About the Staff
Elizabeth A. Huddleston
Managing Editor, NSJ
National Institute for Newman Studies
Elizabeth Huddleston is the Managing Editor for the Newman Studies Journal. She holds a bachelor’s degree in Music Education from the University of Georgia and a master’s degree in Theological Studies from the University of Dayton, and a doctorate in Theology also from the University of Dayton. Her dissertation is entitled, Divine Revelation as Rectrix Stella: The Evolution of Wilfrid Ward’s Doctrine of Divine Revelation, which was completed in 2019 under the direction of Dr. William L. Portier. Dr. Huddleston’s research interests include the reception of Newman’s doctrine of revelation in nineteenth- and twentieth-century theology, the relationship between music and theology, ecumenical and inter-faith conversations, and the intersection of dogmatic theology with Christian mysticism.
John T. Ford, c.s.c.
Catholic University of America
Rev. John T. Ford, c.s.c., recently retired from teaching at The Catholic University of America, Washington DC. He is the recipient of the Paul Wattson Christian Unity Award from the Franciscan Friars of the Atonement (2014), the Ecumenism Award (2015) from The Washington Theological Consortium (2015), and the Gailliot Award from the National Institute for Newman Studies (2016). A former Editor of Newman Studies Journal (2004-2013), he is the author of Saint Mary’s Press Glossary of Theological Terms (Saint Mary’s Press, 2006) and Editor of John Henry Newman: Spiritual Writings (Orbis, 2012), as well as many essays, book chapters, articles and reviews.
Ryan J. Marr
National Institute for Newman Studies
Kenneth L. Parker
Ryan Endowed Chair for Newman Studies
Kenneth Parker completed his Ph.D. at the University of Cambridge in 1984, under the direction of Professor Eamon Duffy. His research interest in John Henry Newman began during his post-doctoral studies at the University of Fribourg in the late 1980s. Dr. Parker has taught at the University of Alabama and Westmont College, and served in the historical theology Ph.D. program at Saint Louis University for twenty-five years. In 2014, the College of Arts and Sciences at SLU named him the Steber Professor in Theological Studies. While serving as interim executive director of the National Institute for Newman Studies in 2017, Professor Parker was invited to take up the Ryan Endowed Chair for Newman Studies at Duquesne University. He is the author or editor of seven volumes and numerous essays and articles. He has served as Editor of the Newman Studies Journal since 2016.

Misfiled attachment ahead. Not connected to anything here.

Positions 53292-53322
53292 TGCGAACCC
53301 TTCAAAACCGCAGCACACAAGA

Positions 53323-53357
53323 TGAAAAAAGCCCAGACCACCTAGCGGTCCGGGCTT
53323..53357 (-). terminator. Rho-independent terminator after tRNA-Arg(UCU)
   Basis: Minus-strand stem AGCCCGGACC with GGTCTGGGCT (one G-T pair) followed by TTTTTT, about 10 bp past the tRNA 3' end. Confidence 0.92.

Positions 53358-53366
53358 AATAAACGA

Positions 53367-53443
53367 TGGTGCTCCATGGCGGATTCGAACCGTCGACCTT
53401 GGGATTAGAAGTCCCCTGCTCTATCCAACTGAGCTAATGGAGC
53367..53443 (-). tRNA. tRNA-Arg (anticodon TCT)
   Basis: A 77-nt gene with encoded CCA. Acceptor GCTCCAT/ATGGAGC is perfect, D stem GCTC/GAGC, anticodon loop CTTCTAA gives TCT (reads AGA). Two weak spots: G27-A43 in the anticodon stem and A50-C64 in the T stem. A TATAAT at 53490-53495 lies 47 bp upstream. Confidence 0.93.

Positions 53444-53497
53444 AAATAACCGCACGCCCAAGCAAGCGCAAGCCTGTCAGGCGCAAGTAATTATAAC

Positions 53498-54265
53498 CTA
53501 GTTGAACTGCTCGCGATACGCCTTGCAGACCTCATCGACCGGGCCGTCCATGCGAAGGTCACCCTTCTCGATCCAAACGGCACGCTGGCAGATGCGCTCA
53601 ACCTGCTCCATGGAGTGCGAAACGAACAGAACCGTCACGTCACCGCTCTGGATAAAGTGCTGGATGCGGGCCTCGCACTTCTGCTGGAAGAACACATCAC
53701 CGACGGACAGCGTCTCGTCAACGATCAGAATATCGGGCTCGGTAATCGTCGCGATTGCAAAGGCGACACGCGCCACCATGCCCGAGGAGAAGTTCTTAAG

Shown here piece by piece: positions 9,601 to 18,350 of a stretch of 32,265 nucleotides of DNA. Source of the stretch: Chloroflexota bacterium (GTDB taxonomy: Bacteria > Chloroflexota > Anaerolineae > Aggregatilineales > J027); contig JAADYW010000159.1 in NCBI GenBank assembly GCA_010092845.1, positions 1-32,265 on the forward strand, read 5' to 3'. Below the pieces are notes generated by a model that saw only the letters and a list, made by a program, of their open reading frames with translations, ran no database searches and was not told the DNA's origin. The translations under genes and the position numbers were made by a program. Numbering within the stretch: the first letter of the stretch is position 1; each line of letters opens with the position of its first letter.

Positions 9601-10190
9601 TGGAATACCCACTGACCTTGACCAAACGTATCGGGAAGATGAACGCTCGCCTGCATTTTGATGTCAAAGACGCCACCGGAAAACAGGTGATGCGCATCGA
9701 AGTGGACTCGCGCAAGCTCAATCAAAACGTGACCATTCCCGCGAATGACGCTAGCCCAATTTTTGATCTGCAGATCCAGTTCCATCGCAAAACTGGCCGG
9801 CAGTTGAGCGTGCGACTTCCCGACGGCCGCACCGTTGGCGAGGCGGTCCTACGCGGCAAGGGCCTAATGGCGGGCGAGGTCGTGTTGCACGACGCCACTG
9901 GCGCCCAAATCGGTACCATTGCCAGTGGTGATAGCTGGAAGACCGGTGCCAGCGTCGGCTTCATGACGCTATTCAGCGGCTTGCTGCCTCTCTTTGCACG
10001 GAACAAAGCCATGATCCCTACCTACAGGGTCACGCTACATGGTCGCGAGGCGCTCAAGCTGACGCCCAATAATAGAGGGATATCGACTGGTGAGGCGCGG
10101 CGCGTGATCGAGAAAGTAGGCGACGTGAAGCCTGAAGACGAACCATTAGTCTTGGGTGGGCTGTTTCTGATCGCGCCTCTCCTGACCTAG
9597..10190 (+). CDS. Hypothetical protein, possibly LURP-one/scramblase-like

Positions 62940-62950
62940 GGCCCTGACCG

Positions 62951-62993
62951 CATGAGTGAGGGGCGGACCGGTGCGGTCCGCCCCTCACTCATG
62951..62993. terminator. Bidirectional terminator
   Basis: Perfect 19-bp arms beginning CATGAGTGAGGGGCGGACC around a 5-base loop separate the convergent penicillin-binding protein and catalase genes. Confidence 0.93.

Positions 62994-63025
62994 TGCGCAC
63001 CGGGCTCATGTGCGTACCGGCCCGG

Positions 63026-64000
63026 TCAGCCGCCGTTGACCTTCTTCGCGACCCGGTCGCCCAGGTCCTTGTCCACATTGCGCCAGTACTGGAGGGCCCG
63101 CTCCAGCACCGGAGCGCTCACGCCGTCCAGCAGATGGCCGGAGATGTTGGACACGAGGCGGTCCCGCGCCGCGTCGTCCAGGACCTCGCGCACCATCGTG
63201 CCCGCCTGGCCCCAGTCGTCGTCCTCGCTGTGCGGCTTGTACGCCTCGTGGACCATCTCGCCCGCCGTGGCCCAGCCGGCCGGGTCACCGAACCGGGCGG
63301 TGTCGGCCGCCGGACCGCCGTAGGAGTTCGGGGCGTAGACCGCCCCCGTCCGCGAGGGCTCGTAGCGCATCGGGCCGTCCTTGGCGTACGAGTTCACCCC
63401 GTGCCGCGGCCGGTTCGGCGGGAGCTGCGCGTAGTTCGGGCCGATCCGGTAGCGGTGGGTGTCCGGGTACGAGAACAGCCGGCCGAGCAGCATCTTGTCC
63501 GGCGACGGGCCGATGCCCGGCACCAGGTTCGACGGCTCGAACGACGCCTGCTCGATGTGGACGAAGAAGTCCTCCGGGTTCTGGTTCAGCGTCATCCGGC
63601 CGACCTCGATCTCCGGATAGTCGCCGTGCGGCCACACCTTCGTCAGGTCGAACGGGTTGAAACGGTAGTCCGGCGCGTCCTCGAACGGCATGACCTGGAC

About the Board
Steven D. Aguzzi
Dr. Aguzzi’s primary research interests are in the field of comparative theology and interreligious dialogue. Specifically, Aguzzi has done extensive research on the question of ‘supersessionism,’ i.e., whether the Church has replaced Israel in God’s dealings with humanity, and specifically in salvation history. Dr. Aguzzi has explored the fields of eschatology and ecclesiology to find various solutions to the strained relationships between Christians and Jews. Aguzzi’s studies have focused extensively on Post Vatican II calls within the Roman Catholic tradition to forge a new dialogue and way forward regarding both Jewish and Christian eschatological claims
Dr. Aguzzi has likewise studied the life and works of John Henry Newman, specifically in relation to Jewish, Anglican and Catholic ideas of religious dialogue. Aguzzi has published on various conceptions associated with Newman’s work, specifically his overall view of the Judaism of the nineteenth century, and also Newman’s idea on the development of doctrine and how it speaks to concerns in today’s comparative theological circles.
Aguzzi earned his M.Div from Princeton Theological Seminary in Princeton, NJ, and his Ph.D. from Duquesne University in Pittsburgh, PA. Dr. Aguzzi has written a book on the topic of supersessionism, published by Routledge Publishing Company.
Frederick D. Aquino
Abilene Christian University (ACU)
Frederick D. Aquino is Professor of Theology and Philosophy at the Graduate School of Theology, Abilene Christian University (ACU), and the director of the philosophy minor at ACU. He specializes in religious epistemology, the epistemology of theology, spiritual perception, John Henry Newman, and Maximus the confessor. Some of his publications include Communities of Informed Judgment (Catholic University of America Press, 2004), An Integrative Habit of Mind (Northern Illinois University Press, 2012), Receptions of Newman, ed. Frederick D. Aquino and Benjamin J. King (Oxford University Press, 2015), The Oxford Handbook of the Epistemology of Theology, ed. William J. Abraham and Frederick D. Aquino (Oxford University Press, 2017), The Oxford Handbook of John Henry Newman, ed. Frederick D. Aquino and Benjamin J. King (Oxford University Press, 2018), and Perceiving Things Divine: Towards a Constructive Account of Spiritual Perception, ed. Frederick D. Aquino and Paul Gavrilyuk (Oxford University Press, 2021). He is currently working on a monograph that explores the relevance of Newman's thought for issues in contemporary epistemology.
University of Aberdeen